Second: Lieut. Col. Innocent Kabundi, formerly 83rd brigade, ex RCD-Goma.

Foxtrot Brigade (never formed)
Commander: Rumored to be Lieut. Col. Claude Micho, formerly 81st brigade, ex RCD-Goma.

    19 Human Rights Watch interviews with Gen. James Kabarebe, Kigali, July 27, 2007; Joseph Nzambamwita, July 26, 2007; a Rwandan military officer who requested anonymity, Kigali, July 26, 2007; and Laurent Nkunda, Nyamitaba, July 31, 2007. Internal MONUC memoranda, April 2007, on file with Human Rights Watch.

    20 Laurent Nkunda, “Sounding the alarm: An open letter to His Excellency Ambassador William Lacy Swing, special representative of the United Nations Secretary General in the Democratic Republic of Congo” (“Sonnette d’Alarme : Lettre ouverte a son excellence monsieur l’ambassadeur William Lacy Swing, représentant spécial du secretaire general des Nations Unies en République Démocratique du Congo”), June 1, 2007; “Congo rebel Nkunda says his men to join govt army,” Reuters, January 18, 2007, (accessed June 7, 2007).

    21 Congrès National pour la Défense du Peuple, “Cahier de Charges du Congrès National pour la Défense du Peuple (CNDP),” October 2006.

    22 Human Rights Watch interviews with Gen. James Kabarebe, July 27, 2007, and Laurent Nkunda, July 31, 2007. “Congo rebel Nkunda says his men to join govt army,” Reuters.

    23 Human Rights Watch interview with local human rights activist (name withheld), Goma, January 30, 2007.

    24 Human Rights Watch interview with victim of attempted rape (name withheld), Jomba, February 3, 2007.

    25 Human Rights Watch interview with community leader (name withheld), Rutshuru, February 2, 2007.

    26 Human Rights Watch phone interviews with Nkunda officer (name withheld), September 3, 20007 and with Laurent Nkunda, September 30, 2007. 

    27 Human Rights Watch interview with Col. Delphin Kahimbi, Goma, May 23, 2007.

    28 Human Rights Watch interview with senior officer, mixed brigade (name withheld), May 31, 2007.

    29 Some of the same inadequacies troubled brassage at the national level where, for example, there was little or no attempt to inquire into accusations of past misconduct—even grave misconduct amounting to war crimes—before enrolling candidates into units being formed.

    30 Human Rights Watch interview with demobilized soldier (name withheld), Sake, November 8, 2006.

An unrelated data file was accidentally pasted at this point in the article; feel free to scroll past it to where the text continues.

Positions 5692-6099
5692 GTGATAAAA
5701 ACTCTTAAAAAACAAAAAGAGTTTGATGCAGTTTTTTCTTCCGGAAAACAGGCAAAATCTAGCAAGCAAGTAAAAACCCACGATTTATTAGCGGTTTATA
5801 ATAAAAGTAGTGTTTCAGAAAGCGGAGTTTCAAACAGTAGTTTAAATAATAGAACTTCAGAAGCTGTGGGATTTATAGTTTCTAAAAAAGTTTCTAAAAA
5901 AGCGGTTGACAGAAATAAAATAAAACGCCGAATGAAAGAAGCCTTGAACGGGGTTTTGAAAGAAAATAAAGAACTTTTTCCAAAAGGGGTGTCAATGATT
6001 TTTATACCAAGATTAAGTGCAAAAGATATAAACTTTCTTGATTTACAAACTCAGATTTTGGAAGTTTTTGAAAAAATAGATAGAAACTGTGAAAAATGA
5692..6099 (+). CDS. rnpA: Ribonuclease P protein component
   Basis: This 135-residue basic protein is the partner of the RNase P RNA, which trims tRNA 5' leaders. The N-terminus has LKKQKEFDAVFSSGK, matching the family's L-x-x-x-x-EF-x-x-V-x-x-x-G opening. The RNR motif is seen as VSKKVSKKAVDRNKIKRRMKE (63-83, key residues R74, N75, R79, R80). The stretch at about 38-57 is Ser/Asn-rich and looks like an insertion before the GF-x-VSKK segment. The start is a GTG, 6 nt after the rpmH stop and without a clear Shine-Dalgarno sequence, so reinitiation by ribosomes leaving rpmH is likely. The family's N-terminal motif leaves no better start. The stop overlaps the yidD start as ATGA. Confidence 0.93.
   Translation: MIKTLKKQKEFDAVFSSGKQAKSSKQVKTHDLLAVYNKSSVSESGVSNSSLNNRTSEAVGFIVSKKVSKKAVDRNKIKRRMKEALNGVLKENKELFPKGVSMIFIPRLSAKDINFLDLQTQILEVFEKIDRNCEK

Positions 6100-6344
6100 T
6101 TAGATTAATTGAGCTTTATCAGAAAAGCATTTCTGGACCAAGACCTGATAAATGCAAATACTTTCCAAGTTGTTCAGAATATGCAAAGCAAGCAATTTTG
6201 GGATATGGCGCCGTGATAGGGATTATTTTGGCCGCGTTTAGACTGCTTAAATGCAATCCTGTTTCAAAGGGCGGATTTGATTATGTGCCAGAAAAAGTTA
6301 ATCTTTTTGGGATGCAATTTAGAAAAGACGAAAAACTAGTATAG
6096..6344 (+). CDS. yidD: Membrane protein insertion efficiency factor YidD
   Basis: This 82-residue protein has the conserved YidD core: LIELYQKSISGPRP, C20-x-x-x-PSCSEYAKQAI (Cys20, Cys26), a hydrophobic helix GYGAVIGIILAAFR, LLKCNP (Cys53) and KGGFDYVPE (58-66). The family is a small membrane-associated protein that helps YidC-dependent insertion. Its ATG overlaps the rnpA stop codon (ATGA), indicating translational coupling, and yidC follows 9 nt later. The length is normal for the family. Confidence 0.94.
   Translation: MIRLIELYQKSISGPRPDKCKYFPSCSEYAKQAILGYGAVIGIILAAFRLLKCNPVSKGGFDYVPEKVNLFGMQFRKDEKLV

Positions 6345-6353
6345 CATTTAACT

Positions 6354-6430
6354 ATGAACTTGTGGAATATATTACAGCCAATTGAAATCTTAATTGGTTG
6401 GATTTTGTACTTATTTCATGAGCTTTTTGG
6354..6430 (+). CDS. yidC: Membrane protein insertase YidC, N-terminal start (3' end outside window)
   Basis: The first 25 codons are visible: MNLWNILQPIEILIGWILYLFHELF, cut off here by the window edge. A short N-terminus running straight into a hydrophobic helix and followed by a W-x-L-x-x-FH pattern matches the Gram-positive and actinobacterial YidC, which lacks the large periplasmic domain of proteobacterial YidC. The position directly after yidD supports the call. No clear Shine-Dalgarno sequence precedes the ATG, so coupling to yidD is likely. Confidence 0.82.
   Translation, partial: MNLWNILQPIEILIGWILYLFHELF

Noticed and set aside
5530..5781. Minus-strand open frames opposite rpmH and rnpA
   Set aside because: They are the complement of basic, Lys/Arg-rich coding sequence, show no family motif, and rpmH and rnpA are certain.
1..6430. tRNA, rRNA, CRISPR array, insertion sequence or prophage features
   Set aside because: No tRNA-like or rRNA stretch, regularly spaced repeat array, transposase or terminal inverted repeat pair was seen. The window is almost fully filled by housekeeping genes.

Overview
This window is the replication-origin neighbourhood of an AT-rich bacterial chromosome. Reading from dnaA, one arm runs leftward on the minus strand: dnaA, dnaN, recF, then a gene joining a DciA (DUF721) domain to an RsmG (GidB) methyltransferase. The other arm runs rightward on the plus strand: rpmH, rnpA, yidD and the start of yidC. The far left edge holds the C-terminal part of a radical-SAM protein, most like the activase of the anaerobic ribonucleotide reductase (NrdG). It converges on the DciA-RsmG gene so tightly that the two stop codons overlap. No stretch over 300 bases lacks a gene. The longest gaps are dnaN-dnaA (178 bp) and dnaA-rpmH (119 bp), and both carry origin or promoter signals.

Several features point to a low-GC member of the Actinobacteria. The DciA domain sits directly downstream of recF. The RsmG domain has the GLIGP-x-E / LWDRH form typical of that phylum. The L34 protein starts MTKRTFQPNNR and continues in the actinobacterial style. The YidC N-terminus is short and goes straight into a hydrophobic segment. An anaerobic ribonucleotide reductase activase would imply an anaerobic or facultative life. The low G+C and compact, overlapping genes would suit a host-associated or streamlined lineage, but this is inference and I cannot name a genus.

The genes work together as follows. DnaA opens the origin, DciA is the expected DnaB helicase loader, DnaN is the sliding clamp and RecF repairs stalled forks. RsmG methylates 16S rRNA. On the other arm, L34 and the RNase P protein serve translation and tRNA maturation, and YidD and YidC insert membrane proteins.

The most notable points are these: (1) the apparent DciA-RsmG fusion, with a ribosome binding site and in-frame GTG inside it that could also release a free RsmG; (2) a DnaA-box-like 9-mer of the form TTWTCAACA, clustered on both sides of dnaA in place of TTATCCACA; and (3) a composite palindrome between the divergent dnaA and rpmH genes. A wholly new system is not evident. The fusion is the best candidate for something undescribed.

31 Human Rights Watch interview with MONUC official (name withheld), Goma, May 12, 2007.

    32 Human Rights Watch interviews with a MONUC military officer (name withheld), Goma, May 12, 2007; officer loyal to Nkunda (name withheld), Goma, May 22, 2007; and Col. Delphin Kahimbi, May 23, 2007. Rwanda recognizes dual nationality, so from the point of view of the Rwandan government some or all of these persons may also be Congolese, but the Congolese government does not recognize dual nationality, so from their point of view these persons could only be Rwandan.

    33 Human Rights Watch interview with Col. Delphin Kahimbi, May 23, 2007.

    34 Human Rights Watch interview with MONUC DDRRR official (name withheld), Goma, July 30, 2007.

    35 Human Rights Watch interviews with Joseph Nzambamwita, Kigali, July 26, and with diplomats in Kigali, July 25, and in New York, September 26-27, 2007.

    36 “Rutshuru: Rwandans give themselves up to United Nations peacekeepers” (“Rutshuru : des Rwandais se rendent aux casques bleus”), Radio Okapi, March 18, 2007, (accessed June 7, 2007). Human Rights Watch interviews with MONUC DDRRR official (name withheld), Goma, May 16, 2007, and former combatant in Nkunda’s forces (name withheld), Goma, July 30, 2007.

    37 Human Rights Watch interview with Col. Delphin Kahimbi, Goma, May 23, 2007.

    38 Human Rights Watch interview with Gen. Ngizo Siatilo Louis, Goma, February 15, 2007.

    39 Laurent Nkunda, “Sonnette d’Alarme : Lettre ouverte a son excellence monsieur l’ambassadeur William Lacy Swing,” June 1, 2007.

    40 Romkema, “Opportunities and Constraints“ , p. 58.